Chinese emperors sometimes declared missionaries and converts personae non gratis, Bronson noted. Religious attachments to Rome were seen as disloyalty.

"At those times, it wasn't good for your career to keep a Christian symbol in your family shrine," Bronson explained.

So a Chinese family with Christian roots could either destroy the evidence of their piety or disguise it in the case of the madonna scroll, by adding the name of a noted artist who presumably lived before the time of the Christian missions.

Thus Tang Yin's "distinguished name was in every respect a charm and amulet which saved the life of this memorable painting," Laufer wrote.

But in more recent decades, opinion about the scroll has shifted, noted Lauren Arnold, an art historian and fellow of the Ricci Institute for Chinese-Western Cultural History at the University of San Francisco.

First, scholars noticed a striking similarity between the scroll and a famous painting, "Salus Populi Romani," in a church in Rome. It seemed likely that missionaries had carried a copy of the earlier work to China, where it, in turn, was copied by the scroll's artist.

Arnold said that prototype arrived long before Laufer's date for the scroll. She explained that since his time, scholars have become more aware that the Jesuits weren't the first to missionize the East.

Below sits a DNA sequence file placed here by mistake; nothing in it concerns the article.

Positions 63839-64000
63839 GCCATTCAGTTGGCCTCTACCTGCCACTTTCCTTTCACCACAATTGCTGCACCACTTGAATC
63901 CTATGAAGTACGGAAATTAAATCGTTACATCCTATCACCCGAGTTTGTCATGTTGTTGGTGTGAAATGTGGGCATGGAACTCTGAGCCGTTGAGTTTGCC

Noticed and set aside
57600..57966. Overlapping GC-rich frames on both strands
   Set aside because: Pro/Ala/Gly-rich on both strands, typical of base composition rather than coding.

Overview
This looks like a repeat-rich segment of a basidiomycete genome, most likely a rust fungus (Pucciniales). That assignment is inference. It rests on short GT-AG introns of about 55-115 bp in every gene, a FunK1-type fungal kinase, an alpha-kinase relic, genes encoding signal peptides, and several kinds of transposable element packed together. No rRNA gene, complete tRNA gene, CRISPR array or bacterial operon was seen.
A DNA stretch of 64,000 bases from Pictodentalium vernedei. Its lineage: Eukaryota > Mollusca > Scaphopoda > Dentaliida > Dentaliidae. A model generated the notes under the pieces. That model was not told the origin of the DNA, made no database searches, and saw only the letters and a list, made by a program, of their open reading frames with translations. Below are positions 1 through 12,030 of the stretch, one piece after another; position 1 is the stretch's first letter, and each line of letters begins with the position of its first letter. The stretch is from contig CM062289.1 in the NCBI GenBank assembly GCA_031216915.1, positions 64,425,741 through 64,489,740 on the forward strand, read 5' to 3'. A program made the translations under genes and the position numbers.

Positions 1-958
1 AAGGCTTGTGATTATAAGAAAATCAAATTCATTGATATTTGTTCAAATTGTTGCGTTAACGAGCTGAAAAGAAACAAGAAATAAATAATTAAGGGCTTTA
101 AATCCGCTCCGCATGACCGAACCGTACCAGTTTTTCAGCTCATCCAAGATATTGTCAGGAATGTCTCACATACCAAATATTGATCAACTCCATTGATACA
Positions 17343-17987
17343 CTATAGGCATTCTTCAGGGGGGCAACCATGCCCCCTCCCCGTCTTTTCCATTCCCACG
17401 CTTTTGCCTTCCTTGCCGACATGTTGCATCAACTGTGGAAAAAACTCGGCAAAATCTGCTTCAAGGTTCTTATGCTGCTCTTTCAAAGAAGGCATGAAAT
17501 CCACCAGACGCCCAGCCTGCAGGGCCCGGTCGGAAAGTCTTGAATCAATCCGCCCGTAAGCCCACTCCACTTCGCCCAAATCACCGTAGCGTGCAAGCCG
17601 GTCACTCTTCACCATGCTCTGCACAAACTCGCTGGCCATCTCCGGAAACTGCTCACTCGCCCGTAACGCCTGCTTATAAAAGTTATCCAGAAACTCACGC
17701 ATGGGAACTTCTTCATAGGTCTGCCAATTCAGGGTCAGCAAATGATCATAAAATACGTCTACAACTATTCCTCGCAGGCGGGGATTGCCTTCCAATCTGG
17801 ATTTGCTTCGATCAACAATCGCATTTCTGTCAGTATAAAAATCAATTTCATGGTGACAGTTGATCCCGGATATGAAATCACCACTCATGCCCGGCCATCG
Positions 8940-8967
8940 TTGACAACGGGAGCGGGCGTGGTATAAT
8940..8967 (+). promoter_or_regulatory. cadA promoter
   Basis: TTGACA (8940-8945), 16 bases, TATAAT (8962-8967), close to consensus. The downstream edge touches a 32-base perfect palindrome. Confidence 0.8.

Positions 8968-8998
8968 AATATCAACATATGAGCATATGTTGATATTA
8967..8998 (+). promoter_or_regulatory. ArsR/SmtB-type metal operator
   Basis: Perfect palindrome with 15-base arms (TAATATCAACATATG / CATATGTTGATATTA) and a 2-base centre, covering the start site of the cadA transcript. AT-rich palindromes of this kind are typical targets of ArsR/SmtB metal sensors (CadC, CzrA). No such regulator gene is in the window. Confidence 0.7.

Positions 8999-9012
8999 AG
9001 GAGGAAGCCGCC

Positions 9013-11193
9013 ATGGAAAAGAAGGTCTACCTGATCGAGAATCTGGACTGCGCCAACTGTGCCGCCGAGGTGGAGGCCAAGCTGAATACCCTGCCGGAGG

Nestorian Christians were there perhaps as early as the 5th century; Franciscans arrived during the time of the famed Mongol emperor Kublai Khan.

Then the history of Christianity in China gets obscure, until the Jesuit missions, hundreds of years later.

"To me, the Field Museum's scroll is the missing link," said Arnold, author of "Princely Gifts and Papal Treasures: The Franciscan Mission to China and Its Influence on the Art of the West 1250-1350."

She noted that Chinese tradition long revered a madonna-like figure, Guanyin (also called Kwan Yin), a goddess of mercy. However, before missionaries arrived, she was depicted as a solitary figure.

"Then the Franciscans arrive, and suddenly Guanyin is given a male child," Arnold said. "When the Franciscans brought pictures of a madonna and child, the Chinese must have said, 'Wow! We can relate to that.' "

The scroll, she added, shows that cultural transformation: Guanyin has morphed into the Virgin, and Jesus has been transformed into a Chinese infant. Arnold thinks Laufer got it wrong: the signature on the scroll truly is that of a 15th-century artist. To her mind, it shows that China had incorporated Christian ideas by that period.

The story of the scroll, she said, has a universal appeal. Arnold feels its tug, especially at this time of year.

"The New Testament tells the story of a teenage mother, traveling with her husband, there's no room at the inn, they're homeless; then shepherds and kings appear, and their fortunes go from the lowest to the highest," Arnold said. "The scroll's image, a mother nurturing and caring for a child who doesn't that resonate to?"